There is a state in America that is so mysterious and otherworldly, that a visit will have you believing you’ve traveled to a faraway land. You can take the loneliest road trip of your life or trek through a land of sandstone masterpieces formed during the age of dinosaurs. Here, you can tune in to extraterrestrial activity, descend into wildly decorated caves and soak your bones in the healing waters of more than 300 hot springs.

You want different? Nevada’s got it, and so very much more, that even a lifetime wouldn’t be long enough to explore it.  This is Richard’s video guide to Nevada.



This is a land of 10,000 tales, the driest and the most mountainous state. In five days, I set out on a road trip of a lifetime through the backroads of Nevada, from Las Vegas to Reno. Yes you could fly this connection in minutes. You could drive the freeway in a day. But, I took a week to scrawl through one of the least known, but most incredible passages in the world. Off I went, seeking stories from the road.


Day 1: Las Vegas to Caliente

Come along for the ride on our 5-day road trip across Nevada. We start in Las Vegas and head away from the neon lights down backroads and into unfamiliar places.


Read more about Day 1 of our road trip here.

Day 2: Pioche to Baker

Nevada is definitely the place to get lost. On Day 2, we leave the major highway and take a road less traveled, making our way north up the backbone of eastern Nevada.


Read more about Day 2 of our road trip here.

Day 3: Great Basin National Park to Ely

On Day 3, we head up towards Great Basin National Park, the only national park in Nevada.


Read more about Day 3 of our road trip here.

Day 4: Ely to Kingston

With the morning still crisp on Day 4, we head down Route 50 to Eureka, another town defined in ways by what is not there. The town boasts itself as “the loneliest town on the loneliest road in America.”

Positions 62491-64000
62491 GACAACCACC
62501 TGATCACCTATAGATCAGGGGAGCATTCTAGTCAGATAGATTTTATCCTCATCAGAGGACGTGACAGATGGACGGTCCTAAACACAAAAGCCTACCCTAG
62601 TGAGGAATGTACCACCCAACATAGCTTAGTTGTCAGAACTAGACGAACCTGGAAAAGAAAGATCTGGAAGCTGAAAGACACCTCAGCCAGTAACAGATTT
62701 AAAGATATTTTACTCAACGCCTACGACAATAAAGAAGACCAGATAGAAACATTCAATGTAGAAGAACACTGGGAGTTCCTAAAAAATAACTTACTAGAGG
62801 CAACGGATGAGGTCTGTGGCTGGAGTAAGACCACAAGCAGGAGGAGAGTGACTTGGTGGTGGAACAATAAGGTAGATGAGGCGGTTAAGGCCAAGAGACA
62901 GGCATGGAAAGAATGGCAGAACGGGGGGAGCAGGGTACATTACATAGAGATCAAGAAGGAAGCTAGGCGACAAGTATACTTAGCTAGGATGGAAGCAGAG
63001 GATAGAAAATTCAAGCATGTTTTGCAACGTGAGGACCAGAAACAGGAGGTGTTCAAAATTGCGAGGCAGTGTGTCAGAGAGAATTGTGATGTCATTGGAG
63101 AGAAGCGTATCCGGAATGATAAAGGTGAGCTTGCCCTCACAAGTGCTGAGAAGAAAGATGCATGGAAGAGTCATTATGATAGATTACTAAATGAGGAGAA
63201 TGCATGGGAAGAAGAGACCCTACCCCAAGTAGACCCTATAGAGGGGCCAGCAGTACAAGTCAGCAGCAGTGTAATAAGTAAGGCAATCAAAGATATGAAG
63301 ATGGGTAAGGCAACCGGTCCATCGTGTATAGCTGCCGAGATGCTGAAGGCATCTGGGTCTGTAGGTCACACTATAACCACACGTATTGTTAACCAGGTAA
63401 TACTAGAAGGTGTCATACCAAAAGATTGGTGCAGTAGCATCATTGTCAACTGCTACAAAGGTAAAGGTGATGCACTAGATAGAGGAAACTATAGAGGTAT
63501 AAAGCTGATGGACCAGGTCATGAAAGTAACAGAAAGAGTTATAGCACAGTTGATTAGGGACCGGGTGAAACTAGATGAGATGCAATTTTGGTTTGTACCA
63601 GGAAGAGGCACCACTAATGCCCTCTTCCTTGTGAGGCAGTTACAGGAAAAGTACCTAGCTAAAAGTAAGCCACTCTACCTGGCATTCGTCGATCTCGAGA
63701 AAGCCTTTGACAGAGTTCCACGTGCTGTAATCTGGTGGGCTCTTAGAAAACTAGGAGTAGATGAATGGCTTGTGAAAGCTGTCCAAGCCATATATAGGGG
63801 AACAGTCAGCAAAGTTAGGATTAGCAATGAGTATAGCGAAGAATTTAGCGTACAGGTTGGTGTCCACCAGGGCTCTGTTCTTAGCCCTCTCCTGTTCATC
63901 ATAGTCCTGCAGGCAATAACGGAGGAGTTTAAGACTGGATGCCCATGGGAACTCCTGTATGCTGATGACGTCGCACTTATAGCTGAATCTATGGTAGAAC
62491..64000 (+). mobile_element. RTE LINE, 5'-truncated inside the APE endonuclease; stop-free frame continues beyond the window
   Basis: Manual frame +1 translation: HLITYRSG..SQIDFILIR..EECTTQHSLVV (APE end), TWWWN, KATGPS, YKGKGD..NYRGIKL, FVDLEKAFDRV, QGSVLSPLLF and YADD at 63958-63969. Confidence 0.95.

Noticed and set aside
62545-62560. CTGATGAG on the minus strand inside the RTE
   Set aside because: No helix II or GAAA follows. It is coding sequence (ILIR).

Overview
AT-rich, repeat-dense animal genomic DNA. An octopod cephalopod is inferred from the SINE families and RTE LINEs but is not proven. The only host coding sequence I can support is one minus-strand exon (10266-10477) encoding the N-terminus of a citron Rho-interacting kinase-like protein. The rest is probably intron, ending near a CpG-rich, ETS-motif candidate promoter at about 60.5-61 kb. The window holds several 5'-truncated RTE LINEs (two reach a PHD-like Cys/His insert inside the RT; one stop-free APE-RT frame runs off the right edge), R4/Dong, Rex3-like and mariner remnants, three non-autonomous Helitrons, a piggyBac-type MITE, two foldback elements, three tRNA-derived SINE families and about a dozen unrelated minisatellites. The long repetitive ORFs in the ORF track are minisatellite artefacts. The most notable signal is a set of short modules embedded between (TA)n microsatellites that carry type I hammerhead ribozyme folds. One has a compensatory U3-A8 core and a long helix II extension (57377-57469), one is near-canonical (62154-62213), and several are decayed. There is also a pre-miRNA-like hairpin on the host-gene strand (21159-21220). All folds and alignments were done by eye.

Read more about Day 4 of our road trip here.

Day 5: Kingston to Reno

On the final day of our road trip, we head to Austin, a town with a population of 300, near the geographical center of Nevada.


Read more about Day 5 of our road trip here. 


Get Your Official Highway 50 Survival Guide and Passport. 

Famously nicknamed the “Loneliest Road in the America,” you might not see a car or another soul for many miles on the open road of Highway 50. But you’ll see the Wild West as it’s meant to be seen: untamed, mountainous, mystic. Embrace the spirit of solitude and pick up a Survival Guide to the road and your very own Highway 50 passport at the start of your journey. If you collect enough stamps on your road trip, the governor of Nevada will even send you a certificate of completion.

Explore Valley of Fire State Park.

The Valley of Fire, Nevada’s oldest and largest state park, is still just a fragment of the over two million acres of designated wilderness in Nevada. It erupts from the land like a big pot of calcified soapsuds. The 150 million-year-old rock is mostly blazing red Aztec sandstone, eroded into phantasmagoric lumps and wedges. Steve Santee, a ranger who lives in the park, hands me a passport, as though he’s recruiting me for some sort of escape. (I came for the waters…. I was misinformed). Turns out the passport is the centerpiece of a program designed to encourage visitation to Nevada’s 23 state parks, some of which are distinguished for their lack of callers. Steve explains that once passport holders have their booklets stamped at 15 different parks, they earn one free annual pass to all Nevada State Parks.

Venture down ET Highway.